From E Pluribus Unum
to Ex Uno Plures

The Latin phrase E Pluribus Unum is found in the original records of the Continental Congress, June 20, 1782, where it was used by John Adams, Benjamin Franklin, and Thomas Jefferson to describe the Great Seal adopted that day. From the Great Seal’s earliest depiction, E Pluribus Unum has appeared on all coins since 1795 and has graced the back of dollar bills since 1935. 

In just a few decades the United States of America, breaking that Seal, has gone from the Enlightenment to the Darkening. It only took 10 American generations is a useful phrase worth remembering.

Benjamin Franklin noted a semicircular sun on the back of President Washington’s chair at the Constitutional Convention—a sun that could be either setting or rising, depending on one’s disposition as a pessimist or optimist about the future of the 13 colonies. America, for all intents and purposes, is almost gone. As she slips away, we need to ask why, and can she still recover? Franklin fatefully concluded, at the end of the convention, that the United States was indeed on the rise. Is that still the case today?

Putting some steel in the irony, E Pluribus Unum, as adopted in 1782, meant the uniting of states in a federal entity. The general understanding later became the uniting of disparate peoples via the proverbial “melting pot.” 

As President Theodore Roosevelt worded it, there was no room for “hyphenated Americans” who sought to take America’s sunshine for another land. Now this motto is the cover story for its complete polar opposite, i.e., separation and division through “identity politics” and mandated “diversity cum segregation.” What happened?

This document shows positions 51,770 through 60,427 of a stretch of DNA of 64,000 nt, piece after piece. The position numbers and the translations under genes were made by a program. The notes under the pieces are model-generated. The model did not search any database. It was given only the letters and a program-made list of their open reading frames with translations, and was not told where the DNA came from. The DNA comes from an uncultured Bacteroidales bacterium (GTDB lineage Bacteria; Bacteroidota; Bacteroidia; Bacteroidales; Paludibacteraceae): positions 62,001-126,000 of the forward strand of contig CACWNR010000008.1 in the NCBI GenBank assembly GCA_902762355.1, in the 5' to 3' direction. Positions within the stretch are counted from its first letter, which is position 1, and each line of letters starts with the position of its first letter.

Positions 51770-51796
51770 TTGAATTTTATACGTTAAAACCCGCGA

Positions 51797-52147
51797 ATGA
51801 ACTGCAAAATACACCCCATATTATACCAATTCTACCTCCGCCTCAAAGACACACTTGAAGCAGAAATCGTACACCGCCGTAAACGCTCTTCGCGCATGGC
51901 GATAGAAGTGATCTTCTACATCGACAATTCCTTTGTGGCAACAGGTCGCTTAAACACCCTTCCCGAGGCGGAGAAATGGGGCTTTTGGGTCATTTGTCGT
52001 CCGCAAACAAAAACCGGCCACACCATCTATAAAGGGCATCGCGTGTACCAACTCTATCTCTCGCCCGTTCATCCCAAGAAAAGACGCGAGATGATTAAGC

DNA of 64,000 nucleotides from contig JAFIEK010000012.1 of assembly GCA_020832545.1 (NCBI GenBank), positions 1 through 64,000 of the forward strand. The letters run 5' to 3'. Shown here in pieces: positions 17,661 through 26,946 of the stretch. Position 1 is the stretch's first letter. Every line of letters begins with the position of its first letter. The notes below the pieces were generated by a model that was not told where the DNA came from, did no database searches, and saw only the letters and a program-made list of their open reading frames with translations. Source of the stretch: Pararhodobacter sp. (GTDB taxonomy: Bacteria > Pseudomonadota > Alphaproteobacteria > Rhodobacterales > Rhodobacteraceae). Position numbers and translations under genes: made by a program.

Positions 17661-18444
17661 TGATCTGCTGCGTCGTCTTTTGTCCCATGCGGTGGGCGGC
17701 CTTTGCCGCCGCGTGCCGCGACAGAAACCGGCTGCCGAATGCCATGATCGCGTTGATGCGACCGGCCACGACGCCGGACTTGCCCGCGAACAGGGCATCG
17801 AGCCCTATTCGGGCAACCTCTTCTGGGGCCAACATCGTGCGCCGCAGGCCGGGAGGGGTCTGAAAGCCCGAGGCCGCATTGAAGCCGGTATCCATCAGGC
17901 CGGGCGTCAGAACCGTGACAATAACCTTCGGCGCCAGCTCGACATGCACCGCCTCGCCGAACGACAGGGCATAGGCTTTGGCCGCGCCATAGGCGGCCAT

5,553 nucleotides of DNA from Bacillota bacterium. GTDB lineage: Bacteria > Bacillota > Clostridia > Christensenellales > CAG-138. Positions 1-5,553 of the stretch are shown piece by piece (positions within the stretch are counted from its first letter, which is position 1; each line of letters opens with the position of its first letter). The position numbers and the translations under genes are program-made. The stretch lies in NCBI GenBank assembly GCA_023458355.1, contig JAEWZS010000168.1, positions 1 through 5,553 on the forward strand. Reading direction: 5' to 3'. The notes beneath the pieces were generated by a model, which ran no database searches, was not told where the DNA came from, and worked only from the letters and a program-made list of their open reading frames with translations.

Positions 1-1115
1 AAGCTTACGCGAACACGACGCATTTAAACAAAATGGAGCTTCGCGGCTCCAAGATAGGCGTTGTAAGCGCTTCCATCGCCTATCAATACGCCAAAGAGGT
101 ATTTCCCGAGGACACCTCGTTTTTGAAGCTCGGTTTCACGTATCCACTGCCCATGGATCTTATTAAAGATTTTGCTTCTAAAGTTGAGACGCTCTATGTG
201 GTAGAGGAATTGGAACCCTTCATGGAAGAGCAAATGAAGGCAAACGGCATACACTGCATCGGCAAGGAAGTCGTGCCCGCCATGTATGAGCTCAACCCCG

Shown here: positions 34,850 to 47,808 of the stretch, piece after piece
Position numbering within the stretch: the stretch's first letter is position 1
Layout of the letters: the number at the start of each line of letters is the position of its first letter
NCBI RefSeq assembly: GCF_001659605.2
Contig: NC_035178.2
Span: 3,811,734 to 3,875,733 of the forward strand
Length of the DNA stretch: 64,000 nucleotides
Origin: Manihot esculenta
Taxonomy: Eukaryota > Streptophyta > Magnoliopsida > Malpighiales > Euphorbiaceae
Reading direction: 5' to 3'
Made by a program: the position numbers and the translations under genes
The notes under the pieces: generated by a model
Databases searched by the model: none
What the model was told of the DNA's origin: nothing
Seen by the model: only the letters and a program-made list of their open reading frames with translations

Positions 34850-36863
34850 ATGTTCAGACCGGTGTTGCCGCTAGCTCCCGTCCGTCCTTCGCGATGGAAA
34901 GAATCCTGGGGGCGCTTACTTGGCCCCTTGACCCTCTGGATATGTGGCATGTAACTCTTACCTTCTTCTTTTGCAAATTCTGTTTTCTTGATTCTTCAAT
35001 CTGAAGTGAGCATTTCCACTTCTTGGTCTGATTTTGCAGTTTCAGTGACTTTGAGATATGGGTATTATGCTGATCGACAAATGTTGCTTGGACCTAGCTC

Here is the argument in a nutshell: Martin Luther King, Jr., undoubtedly a golden ray of light for our still-rising nation, preached and applied the values of the Enlightenment and the American majority to bring the many (“pluribus”) to the mountaintop that he perceived and clarified as being their highest expression. It was not only a “dream” but a collectively lived experience birthed in liberty, won at Gettysburg and reclaimed twice on the battlefields of Europe against fascism and Communism and in the civil rights movement. Somehow we have since descended to the abyss of the Fill-in-The-Blank Lives Matter movement.

Why is America seemingly so lost? Can it be that the high noon of our great nation is already past? 

One cannot ignore the forbearances and euphemisms surrounding affirmative action, or our acceptance of decayed urban culture as the spin on political underperformance—to say nothing of purely reprehensible behavior. But the real catalyst toward decline was not primarily race-related. 

Consider the written word: our uncritical acceptance of punctuation- and grammar-free mobile communications has eroded and eventually imploded all restraint on exaggeration; all standards once expected from factual reporting and decorous commentary. Journalism ceased to exist years ago, and the cable news liars are but loud screams from horror movies—shouting nothing but regurgitated lies. Polling, once held up as factual, is now reliably indistinguishable from other forms of campaign propaganda.

The fundamental right to speak freely and vote in fair and honest elections has given way to managed democracy, American-style, where the voters and the votes need no longer bear mathematical relation to each other.